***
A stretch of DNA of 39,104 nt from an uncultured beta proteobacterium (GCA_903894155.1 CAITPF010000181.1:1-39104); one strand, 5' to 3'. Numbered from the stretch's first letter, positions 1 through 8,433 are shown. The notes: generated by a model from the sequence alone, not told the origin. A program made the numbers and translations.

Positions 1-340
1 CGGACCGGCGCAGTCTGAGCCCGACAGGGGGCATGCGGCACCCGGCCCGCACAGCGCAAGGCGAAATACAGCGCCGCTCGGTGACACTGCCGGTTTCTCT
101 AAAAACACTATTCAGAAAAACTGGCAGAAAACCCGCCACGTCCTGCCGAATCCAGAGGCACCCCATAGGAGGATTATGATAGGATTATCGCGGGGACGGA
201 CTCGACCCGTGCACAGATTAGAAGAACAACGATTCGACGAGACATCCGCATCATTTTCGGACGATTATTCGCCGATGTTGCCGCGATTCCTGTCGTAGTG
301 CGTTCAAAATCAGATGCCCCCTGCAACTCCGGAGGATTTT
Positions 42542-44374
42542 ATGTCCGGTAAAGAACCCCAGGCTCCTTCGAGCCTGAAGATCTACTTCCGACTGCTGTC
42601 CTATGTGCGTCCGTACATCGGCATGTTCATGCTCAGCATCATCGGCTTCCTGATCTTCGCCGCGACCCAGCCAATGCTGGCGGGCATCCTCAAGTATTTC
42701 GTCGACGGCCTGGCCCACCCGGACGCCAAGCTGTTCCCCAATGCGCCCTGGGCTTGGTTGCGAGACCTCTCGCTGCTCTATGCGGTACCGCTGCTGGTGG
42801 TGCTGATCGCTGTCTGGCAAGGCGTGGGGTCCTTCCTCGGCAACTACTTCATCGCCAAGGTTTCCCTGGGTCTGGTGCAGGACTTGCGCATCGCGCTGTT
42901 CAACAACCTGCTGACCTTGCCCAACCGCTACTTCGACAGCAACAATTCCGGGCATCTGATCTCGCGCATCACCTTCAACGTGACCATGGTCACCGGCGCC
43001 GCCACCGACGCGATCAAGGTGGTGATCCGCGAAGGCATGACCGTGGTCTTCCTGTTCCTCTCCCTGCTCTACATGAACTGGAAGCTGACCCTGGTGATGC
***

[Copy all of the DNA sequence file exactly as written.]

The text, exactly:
A stretch of DNA of 39,104 nt from an uncultured beta proteobacterium (GCA_903894155.1 CAITPF010000181.1:1-39104); one strand, 5' to 3'. Numbered from the stretch's first letter, positions 1 through 8,433 are shown. The notes: generated by a model from the sequence alone, not told the origin. A program made the numbers and translations.

Positions 1-340
1 CGGACCGGCGCAGTCTGAGCCCGACAGGGGGCATGCGGCACCCGGCCCGCACAGCGCAAGGCGAAATACAGCGCCGCTCGGTGACACTGCCGGTTTCTCT
101 AAAAACACTATTCAGAAAAACTGGCAGAAAACCCGCCACGTCCTGCCGAATCCAGAGGCACCCCATAGGAGGATTATGATAGGATTATCGCGGGGACGGA
201 CTCGACCCGTGCACAGATTAGAAGAACAACGATTCGACGAGACATCCGCATCATTTTCGGACGATTATTCGCCGATGTTGCCGCGATTCCTGTCGTAGTG
301 CGTTCAAAATCAGATGCCCCCTGCAACTCCGGAGGATTTT
Positions 42542-44374
42542 ATGTCCGGTAAAGAACCCCAGGCTCCTTCGAGCCTGAAGATCTACTTCCGACTGCTGTC
42601 CTATGTGCGTCCGTACATCGGCATGTTCATGCTCAGCATCATCGGCTTCCTGATCTTCGCCGCGACCCAGCCAATGCTGGCGGGCATCCTCAAGTATTTC
42701 GTCGACGGCCTGGCCCACCCGGACGCCAAGCTGTTCCCCAATGCGCCCTGGGCTTGGTTGCGAGACCTCTCGCTGCTCTATGCGGTACCGCTGCTGGTGG
42801 TGCTGATCGCTGTCTGGCAAGGCGTGGGGTCCTTCCTCGGCAACTACTTCATCGCCAAGGTTTCCCTGGGTCTGGTGCAGGACTTGCGCATCGCGCTGTT
42901 CAACAACCTGCTGACCTTGCCCAACCGCTACTTCGACAGCAACAATTCCGGGCATCTGATCTCGCGCATCACCTTCAACGTGACCATGGTCACCGGCGCC
43001 GCCACCGACGCGATCAAGGTGGTGATCCGCGAAGGCATGACCGTGGTCTTCCTGTTCCTCTCCCTGCTCTACATGAACTGGAAGCTGACCCTGGTGATGC